- The Washington Times - Friday, December 21, 2001

Swedish automakers Saab and Volvo are moving full speed toward producing crossover vehicles, which do not fit into traditional classifications yet tend to have characteristics of two or more traditional vehicle segments.

Most of the crossover vehicles introduced so far as either concept vehicles or actual production models have been based on cars but have been spiffed up with sport-utility traits, such as all-wheel-drive, rugged looks and roof racks.

To date, Saab has been solely a producer of automobiles, with its line consisting of the 9-3 entry luxury model and the mid-level luxury 9-5 sedan and station wagon. It has not offered an all-wheel-drive car yet. Volvo has been edging toward sport utility vehicles with what could be considered crossovers in recent years. Its Cross Country station wagon bears appearance features of a sport utility vehicle and is available with all-wheel-drive.

At the Frankfurt Auto Show last fall, Saab unveiled the 9X concept car, which will travel the U.S. auto show circuit in 2002, starting with the Detroit show next month. The 9X combines features commonly associated with a coupe, roadster, station wagon and pickup truck into one vehicle.

Designed to deliver the ultimate in flexibility, the 9X offers seating for four people in a coupe two-plus-two configuration. It offers roadster attributes with its two power sliding glass roof panels, which also can be detached and stowed. It behaves like a station wagon by providing fold-flat seating, a flip-down tailgate, a retracting rear window and a flexible cargo securing system. It is like a pickup truck in that it has an open rear deck with a floor that electronically extends outside of the vehicle with the push of a button. The 9X also features a detachable rear roof rail. Under the hood, the 9X is equipped with a turbocharged 3.0-liter V-6 engine, rated at 300 horsepower, and all-wheel drive.

In Frankfort, Saab officials said that the 9X is a signpost to the future. "It shows where Saab is going," said Michael Mauer, executive director of design. In addition, Saab will unveil in January at the North American International Auto Show in Detroit its 9-3X concept, which it describes as a "crossover coupe." The 9-3X, which bears distinctive Saab styling cues, combines sporty styling with all-wheel drive. Its sweeping, wraparound windshield, compact proportions and small wheel openings effectively disguise the car's "command view" stance.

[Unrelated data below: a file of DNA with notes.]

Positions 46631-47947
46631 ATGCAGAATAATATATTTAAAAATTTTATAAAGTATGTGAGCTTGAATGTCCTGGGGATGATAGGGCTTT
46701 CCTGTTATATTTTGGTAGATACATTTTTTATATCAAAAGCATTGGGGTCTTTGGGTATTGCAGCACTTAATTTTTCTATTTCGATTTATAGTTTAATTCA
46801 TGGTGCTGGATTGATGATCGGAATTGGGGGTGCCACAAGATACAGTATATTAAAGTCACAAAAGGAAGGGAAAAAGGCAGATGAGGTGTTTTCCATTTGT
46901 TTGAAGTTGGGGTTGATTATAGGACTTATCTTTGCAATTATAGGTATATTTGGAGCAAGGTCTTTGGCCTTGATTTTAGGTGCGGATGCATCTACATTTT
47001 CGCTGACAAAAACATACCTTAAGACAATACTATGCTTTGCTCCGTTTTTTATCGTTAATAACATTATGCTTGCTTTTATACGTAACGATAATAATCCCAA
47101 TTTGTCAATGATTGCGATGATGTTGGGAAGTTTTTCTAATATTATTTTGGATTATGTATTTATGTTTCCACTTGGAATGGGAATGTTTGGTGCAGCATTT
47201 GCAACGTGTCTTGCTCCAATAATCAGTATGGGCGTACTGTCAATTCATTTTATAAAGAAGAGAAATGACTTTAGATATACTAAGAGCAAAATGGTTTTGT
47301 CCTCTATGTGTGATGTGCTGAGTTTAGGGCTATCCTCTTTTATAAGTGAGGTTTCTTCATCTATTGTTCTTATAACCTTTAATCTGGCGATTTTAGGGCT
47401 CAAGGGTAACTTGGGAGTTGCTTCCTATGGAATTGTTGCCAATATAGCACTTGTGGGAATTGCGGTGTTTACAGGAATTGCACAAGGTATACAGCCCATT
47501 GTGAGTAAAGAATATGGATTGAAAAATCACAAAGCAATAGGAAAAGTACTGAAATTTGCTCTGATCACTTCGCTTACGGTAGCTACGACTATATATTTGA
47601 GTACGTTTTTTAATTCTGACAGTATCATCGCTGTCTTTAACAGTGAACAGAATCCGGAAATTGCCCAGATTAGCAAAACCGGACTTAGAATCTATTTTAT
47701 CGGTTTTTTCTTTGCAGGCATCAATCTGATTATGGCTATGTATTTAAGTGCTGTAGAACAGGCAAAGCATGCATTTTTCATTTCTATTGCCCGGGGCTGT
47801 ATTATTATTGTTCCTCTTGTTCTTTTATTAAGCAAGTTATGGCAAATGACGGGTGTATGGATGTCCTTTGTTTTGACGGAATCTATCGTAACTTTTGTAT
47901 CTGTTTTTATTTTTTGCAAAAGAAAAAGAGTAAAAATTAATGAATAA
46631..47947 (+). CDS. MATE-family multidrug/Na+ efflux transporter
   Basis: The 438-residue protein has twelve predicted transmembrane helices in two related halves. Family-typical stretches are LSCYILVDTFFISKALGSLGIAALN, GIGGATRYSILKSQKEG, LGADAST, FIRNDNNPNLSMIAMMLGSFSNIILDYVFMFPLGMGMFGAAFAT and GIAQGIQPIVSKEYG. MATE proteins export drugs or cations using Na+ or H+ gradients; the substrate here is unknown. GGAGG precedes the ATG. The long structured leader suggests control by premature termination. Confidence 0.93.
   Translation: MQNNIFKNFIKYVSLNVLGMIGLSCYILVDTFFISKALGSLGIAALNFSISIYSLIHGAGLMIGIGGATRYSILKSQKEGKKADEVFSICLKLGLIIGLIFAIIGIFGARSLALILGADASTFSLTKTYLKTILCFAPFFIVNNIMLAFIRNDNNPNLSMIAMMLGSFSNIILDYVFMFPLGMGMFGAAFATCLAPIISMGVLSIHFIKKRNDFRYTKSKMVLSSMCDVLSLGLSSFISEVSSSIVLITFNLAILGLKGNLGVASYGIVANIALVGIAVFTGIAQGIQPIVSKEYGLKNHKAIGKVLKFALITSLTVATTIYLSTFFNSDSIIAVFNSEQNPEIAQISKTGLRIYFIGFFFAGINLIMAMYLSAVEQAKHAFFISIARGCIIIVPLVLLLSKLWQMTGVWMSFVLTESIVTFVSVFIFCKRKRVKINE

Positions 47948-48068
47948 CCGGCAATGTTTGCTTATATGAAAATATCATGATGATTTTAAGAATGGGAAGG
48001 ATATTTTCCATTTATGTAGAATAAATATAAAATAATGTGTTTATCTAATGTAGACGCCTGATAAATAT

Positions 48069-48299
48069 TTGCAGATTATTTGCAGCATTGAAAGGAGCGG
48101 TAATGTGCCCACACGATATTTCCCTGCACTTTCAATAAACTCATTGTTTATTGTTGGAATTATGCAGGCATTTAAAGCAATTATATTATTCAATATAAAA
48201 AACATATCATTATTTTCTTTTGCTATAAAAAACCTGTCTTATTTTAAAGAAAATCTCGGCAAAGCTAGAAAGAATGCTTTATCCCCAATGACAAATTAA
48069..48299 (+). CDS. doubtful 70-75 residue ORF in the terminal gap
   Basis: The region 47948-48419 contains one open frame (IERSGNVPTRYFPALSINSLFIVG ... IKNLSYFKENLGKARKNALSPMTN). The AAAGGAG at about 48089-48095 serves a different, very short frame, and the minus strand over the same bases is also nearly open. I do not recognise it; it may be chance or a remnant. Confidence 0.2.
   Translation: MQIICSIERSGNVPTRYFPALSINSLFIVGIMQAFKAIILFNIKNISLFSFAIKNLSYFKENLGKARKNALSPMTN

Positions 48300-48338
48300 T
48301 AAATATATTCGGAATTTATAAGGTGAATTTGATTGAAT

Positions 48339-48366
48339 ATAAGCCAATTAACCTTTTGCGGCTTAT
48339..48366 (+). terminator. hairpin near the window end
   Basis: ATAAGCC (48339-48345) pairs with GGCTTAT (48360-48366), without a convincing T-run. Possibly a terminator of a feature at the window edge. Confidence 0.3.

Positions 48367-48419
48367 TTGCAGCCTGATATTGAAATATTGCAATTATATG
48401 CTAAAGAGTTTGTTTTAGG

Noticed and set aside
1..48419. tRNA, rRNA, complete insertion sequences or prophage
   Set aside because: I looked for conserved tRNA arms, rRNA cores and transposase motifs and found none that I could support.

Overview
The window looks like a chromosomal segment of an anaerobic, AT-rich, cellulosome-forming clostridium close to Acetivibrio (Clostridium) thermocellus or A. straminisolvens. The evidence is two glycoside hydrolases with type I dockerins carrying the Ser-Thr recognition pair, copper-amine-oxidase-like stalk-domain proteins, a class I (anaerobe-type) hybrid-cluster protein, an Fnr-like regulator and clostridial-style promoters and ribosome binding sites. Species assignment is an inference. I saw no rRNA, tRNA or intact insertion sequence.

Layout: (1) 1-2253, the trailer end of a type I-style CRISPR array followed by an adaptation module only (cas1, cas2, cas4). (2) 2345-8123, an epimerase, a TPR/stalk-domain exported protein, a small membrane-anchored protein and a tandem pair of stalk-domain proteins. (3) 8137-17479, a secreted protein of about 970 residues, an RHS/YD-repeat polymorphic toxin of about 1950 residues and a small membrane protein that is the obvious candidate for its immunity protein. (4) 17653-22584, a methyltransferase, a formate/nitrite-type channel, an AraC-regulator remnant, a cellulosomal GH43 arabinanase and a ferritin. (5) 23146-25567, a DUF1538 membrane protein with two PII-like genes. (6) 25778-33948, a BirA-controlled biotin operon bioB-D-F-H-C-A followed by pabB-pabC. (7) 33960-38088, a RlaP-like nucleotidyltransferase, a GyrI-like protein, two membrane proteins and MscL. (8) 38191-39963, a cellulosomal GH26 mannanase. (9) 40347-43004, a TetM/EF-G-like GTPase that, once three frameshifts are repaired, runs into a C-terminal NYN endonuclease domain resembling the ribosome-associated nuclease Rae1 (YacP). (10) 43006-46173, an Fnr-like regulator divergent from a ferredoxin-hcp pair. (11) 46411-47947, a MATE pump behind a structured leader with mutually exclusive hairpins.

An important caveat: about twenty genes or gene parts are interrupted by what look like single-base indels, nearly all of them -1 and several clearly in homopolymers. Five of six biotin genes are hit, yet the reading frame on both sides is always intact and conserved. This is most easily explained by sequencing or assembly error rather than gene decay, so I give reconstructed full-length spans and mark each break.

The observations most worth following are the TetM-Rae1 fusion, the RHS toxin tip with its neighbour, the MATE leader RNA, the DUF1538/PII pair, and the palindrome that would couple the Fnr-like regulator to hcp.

Saab officials say the vehicle could serve as an entry into a new sub-sport-utility-vehicle segment as Saab plans to roll out at least one new product or concept vehicle every year for the next six years.

Volvo will offer a full-fledged sport utility in 2002. The automaker will unveil its first sport utility vehicle, the XC90, at the auto show in Detroit. It goes on sale in November 2002 as a 2003 model.

The car-based, all-wheel-drive XC90 is the top-of-the-line model for Volvo's new XC line. The XC90 bears trademark Volvo design elements, such as the V-shaped hood and the pronounced shoulders, which combine to give the SUV a powerful stance and modern design featuring gently rounded, elegant lines. "We wanted the car to look masculine and confident, but not macho," explains Peter Horbury, vice president and chief designer.

In keeping with Volvo's safety image, the XC90, which carries up to seven people, showcases a range of technologically advanced solutions in rollover protection. The XC90 will come with either a five-cylinder or six-cylinder turbocharged engine. It will be assembled in Sweden.

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